Working as a logger is a dangerous job, one that's tough on your feet!
If you're a logger, you know you need logger boots that can handle challenging environments and rugged conditions. Boots are one of the best forms of protection.
But even if you're not a logger by trade, you may find logger boots are ideal for your profession.
Lineman, landscapers, and all sorts of other jobs rely on logger boots. Just like loggers, they need a work boot that provides stability, comfort, and safety features like toe steel or electrical hazard certification.
If that sounds like you, then keep reading!
This article covers the best logger boots for every profession, starting with our favorite overall, the Georgia Boot Steel Toe logger boots. With a pair of logger boots like these, you can't go wrong. They're affordable but sturdy, and they should last a long time.
Of course, they're not for everyone. If you need special features like fire resistance or oil resistance, we have work boots for you on this list. We also cover the best logger boots for certain considerations, like comfort and insulation.
The best logger boots are made for the job you need to tackle. That means the ideal logger boot will vary from person to person, but not to fear! We listed the top ten for men and women below. Then we’ve included a buying guide. That way, you know what to look for in a logger boot when you buy a pair.
The 10 Best Logger Boots Reviewed
Best Overall: Georgia Boot Steel Toe Logger Boots
The Georgia Boot Steel Toe logger boots provide comfort and protection at a relatively affordable price. A logger boot like this can handle tree climbing and felling without struggle.
The design is entirely waterproof. Though many boots make that claim, Georgia Boot Steel Toe Loggers really stand up to the test. If you need to navigate through mud or marshland, a logger boot like this will keep your feet warm and dry.
They also have a steel shank and an abrasion-resistant rubber sole. Both of those features help with stability on uneven terrain. The boot heel, of course, is also necessary for climbing as it allows you to attach climbing spurs.
These heavy-duty boots also feature a removable kiltie to keep dust and debris out of your shoe. And they meet the ASTM standard for electrical hazard.
That's why we think these are the best boots for loggers who want something affordable, comfortable, and safe.
Best with Steel Toe: Irish Setter Mesabi Steel Toe Boot
Your feet are sure to be safe and warm inside a pair of Irish Setter Mesabi steel toe boots. Irish Setter is an off-shoot of the well-known Red Wing brand. The company manufactures boots solely out of red russet leather, given them their distinct vermillion hue.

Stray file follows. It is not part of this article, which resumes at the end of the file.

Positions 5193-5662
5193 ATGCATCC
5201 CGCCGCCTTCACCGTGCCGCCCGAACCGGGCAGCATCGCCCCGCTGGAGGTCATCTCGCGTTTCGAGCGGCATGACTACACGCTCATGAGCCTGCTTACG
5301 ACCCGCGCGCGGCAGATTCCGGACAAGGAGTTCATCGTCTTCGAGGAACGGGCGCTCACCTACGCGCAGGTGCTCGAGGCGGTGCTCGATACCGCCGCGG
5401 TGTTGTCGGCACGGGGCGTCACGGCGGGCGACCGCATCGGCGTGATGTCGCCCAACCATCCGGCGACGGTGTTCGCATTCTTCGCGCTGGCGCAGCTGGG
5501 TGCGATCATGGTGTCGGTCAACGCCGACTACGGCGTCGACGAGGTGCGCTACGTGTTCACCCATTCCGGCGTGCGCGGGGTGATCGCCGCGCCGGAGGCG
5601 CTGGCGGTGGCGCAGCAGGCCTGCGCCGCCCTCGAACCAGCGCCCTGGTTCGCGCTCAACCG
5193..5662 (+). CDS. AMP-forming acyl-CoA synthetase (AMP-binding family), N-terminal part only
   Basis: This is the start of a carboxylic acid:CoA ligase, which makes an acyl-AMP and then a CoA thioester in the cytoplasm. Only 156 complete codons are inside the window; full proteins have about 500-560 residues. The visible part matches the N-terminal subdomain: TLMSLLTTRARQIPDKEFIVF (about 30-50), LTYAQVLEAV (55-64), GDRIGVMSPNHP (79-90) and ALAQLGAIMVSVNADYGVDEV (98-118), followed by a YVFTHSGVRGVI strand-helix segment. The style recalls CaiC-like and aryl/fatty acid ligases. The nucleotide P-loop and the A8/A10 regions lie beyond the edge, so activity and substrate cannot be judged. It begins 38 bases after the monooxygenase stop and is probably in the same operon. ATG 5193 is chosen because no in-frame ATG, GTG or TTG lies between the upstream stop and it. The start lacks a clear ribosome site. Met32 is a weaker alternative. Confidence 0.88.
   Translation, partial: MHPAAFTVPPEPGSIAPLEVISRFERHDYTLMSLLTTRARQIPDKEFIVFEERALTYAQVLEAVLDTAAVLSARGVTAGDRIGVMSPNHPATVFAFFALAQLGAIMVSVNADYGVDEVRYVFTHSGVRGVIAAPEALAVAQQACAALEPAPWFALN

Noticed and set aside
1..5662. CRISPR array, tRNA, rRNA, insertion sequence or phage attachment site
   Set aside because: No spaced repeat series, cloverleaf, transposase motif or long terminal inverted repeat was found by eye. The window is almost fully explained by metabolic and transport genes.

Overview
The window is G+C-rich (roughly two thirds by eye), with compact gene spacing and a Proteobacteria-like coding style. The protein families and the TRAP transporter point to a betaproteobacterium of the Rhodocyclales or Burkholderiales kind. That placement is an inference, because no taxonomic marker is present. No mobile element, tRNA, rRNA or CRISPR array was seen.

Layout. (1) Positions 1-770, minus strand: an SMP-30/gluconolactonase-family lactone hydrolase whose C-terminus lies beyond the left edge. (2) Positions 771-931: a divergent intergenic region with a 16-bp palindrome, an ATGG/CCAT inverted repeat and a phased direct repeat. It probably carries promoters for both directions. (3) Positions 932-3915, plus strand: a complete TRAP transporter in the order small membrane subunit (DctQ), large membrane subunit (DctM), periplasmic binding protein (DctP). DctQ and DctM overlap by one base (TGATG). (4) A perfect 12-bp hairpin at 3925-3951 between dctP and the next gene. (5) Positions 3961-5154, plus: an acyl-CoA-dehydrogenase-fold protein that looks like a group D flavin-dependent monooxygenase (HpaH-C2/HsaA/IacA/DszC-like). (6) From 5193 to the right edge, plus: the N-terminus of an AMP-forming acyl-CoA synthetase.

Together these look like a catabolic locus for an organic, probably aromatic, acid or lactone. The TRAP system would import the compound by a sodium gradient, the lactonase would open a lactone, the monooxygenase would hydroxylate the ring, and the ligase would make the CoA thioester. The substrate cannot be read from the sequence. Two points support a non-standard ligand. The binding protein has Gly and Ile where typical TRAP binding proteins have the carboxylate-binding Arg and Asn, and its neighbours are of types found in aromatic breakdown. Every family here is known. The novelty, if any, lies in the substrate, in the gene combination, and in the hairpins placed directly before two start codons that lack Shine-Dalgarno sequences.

The boots do more than look cool, though. They come with an ultra-dry waterproof membrane and a waterproof insulated steel toe to keep your feet dry and safe. They also feature 600 gram insulation, which means they'll keep your toes toasty even in snow and ice.
In terms of safety features, this steel-toe boot meets ASTM standards, and these logger work boots feature Goodyear welt construction. You can read more about that in our buyer's guide below, but essentially it means these boots will last a long time. If you're willing to have them resoled as the tread wears down, they could last your whole life!
It's vital to try these shoes on and walk around before you buy them. They have a seam on the sole that bothers some wearers. It depends on the shape of your foot, though. So the only way to know is to try them out.
Best Waterproof: Chippewa Logger Waterproof Boot with Steel Toe
A Chippewa logger like this doesn't just block water; it blocks everything. You could probably throw battery acid at these shoes and be okay. Alright, maybe don't try that. Nothing leather can truly withstand sulfuric acid, but these boots can handle a lot.
They feature Chippewa's patented Chip-A-Tex system. It's a waterproof covering that coats the outside of the shoe. It creates waterproof leather that's entirely oil resistant too. On top of that, this Chippewa logger features dri-lex lining. Dri-lex lining wicks sweat and any other moisture away from your foot. Not only will it help keep your feet dry regardless of weather conditions, but it also inhibits bacterial growth.
Of course, these Chippewa men's loggers also have steel toes that meet ASTM standards. And they feature welt construction, meaning these Chippewa men's loggers are sure to last.
Chippewa logger boots used to be manufactured solely in the U.S. Today, they export part of the manufacturing process overseas. That's led to some concerns about quality in Chippewa men's loggers, but we've yet to have a bad experience. If you happen to notice any workmanship errors or defects, you can always send them back; Chippewa Logger offers a 30-day return policy with full refunds.
Best Made in the USA: Thorogood Men's Logger Series with Safety Toe
Thorogood Loggers combine high-quality U.S. manufacture with the latest technology to create a boot that's lightweight, functional, and durable.